(blog) The ha-ha powder and other innuendo by bored writers

I hate most guided reading books, and The ha-ha powder is a pretty good hint that the writers hate them just as much. Sure there’s plenty of innuendo in Biff Chip and Kipper (just what is going on in those bushes?), but Joy Cowley takes first prize with her pre-Breaking Bad tale of clowns and exactly what they need to make their party a blast.

It’s a straight-forward story of how the clowns are having a party and they order a big bag of ‘powder’ to make them all laugh. As the clown delivering the ‘powder’ is driving, the bag falls off the back of his truck and bursts. As the cloud of ‘powder’ spreads over town, everyone starts finding the most mundane things funny and even the school literacy lesson becomes more enjoyable as the teacher decides that creative writing whilst stoned is better than phonics. The kids’ writing probably improved a bit, too.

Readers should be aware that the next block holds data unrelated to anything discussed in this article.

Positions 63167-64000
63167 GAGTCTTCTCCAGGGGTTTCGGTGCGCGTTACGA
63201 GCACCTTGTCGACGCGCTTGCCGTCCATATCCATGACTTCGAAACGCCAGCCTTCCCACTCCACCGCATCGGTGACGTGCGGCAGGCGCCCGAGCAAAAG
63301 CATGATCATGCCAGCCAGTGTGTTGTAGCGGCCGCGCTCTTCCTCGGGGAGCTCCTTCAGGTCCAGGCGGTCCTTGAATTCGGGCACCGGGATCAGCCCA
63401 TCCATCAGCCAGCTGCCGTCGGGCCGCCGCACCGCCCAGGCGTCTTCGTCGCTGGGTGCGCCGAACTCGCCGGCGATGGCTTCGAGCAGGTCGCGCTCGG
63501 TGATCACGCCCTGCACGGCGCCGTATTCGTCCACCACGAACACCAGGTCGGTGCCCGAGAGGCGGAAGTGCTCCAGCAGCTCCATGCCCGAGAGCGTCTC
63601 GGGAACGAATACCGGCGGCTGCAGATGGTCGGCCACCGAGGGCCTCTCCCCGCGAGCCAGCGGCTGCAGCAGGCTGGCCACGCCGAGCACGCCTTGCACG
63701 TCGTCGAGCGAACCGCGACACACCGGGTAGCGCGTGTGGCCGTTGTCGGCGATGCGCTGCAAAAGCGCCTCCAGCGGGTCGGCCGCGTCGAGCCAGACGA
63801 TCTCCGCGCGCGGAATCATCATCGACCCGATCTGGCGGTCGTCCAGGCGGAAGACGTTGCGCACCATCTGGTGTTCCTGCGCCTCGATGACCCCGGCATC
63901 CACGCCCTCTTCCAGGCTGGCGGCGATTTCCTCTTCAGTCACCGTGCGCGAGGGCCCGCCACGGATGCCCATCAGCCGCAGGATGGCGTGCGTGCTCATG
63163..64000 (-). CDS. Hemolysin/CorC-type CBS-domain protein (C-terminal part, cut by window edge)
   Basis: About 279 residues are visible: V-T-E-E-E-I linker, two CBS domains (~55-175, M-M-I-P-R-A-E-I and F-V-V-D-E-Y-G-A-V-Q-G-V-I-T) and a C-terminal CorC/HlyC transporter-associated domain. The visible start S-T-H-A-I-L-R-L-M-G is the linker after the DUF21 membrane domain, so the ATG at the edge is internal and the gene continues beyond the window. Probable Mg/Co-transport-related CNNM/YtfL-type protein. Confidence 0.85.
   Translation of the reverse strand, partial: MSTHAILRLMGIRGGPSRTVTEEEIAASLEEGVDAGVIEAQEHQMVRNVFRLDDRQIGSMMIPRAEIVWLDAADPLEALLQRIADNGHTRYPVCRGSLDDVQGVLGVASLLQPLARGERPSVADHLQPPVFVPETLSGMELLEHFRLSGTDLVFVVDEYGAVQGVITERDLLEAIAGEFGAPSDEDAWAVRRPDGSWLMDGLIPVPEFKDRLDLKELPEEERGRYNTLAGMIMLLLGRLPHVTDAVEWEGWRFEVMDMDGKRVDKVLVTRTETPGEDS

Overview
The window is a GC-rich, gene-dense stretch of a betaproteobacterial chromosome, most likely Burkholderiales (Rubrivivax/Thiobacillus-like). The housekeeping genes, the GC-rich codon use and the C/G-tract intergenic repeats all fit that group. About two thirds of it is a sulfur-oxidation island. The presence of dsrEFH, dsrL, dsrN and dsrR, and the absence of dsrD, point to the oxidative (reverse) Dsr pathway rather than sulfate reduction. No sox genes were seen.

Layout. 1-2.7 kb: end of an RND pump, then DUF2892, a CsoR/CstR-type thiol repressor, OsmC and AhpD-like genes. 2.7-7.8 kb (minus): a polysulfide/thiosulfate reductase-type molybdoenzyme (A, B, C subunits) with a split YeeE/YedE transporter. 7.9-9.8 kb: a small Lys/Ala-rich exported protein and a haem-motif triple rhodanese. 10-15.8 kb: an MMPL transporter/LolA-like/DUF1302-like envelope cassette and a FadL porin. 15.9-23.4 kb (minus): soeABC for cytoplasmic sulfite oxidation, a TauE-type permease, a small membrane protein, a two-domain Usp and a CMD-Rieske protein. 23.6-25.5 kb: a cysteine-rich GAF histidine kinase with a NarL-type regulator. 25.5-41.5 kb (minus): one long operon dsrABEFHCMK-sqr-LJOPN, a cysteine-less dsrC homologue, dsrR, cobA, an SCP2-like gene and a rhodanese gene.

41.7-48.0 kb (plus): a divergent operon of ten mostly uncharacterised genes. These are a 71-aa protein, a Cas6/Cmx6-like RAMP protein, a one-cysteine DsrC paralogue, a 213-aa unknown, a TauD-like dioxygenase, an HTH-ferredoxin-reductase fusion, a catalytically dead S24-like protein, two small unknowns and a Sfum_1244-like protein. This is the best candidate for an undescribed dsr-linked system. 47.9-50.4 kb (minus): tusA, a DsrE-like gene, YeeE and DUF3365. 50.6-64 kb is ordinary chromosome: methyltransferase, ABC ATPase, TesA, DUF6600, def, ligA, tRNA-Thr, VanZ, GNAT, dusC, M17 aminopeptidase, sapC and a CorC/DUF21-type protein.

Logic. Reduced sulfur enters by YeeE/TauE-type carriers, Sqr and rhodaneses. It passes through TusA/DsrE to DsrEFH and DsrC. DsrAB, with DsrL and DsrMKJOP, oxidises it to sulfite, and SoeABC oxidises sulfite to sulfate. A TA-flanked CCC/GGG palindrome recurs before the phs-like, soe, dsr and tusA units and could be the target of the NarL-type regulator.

Undoubtedly these sorts of references are just here to help keep the grown-ups sane as they plough through uninspiring English lessons, and I’m never sure how many teachers even notice some of the references in these books (swearing usually gets reported to us, but never clowns with bags of cocaine).

Anyhow – what do you think of authors dropping adults-only references into their books, and do you have any favourites? Have your children ever spotted something that you had trouble explaining? (Harry Potter is certainly worth a childish titter in regards to certain references from Rowling to polishing wands, but I should at least try to keep this post clean)


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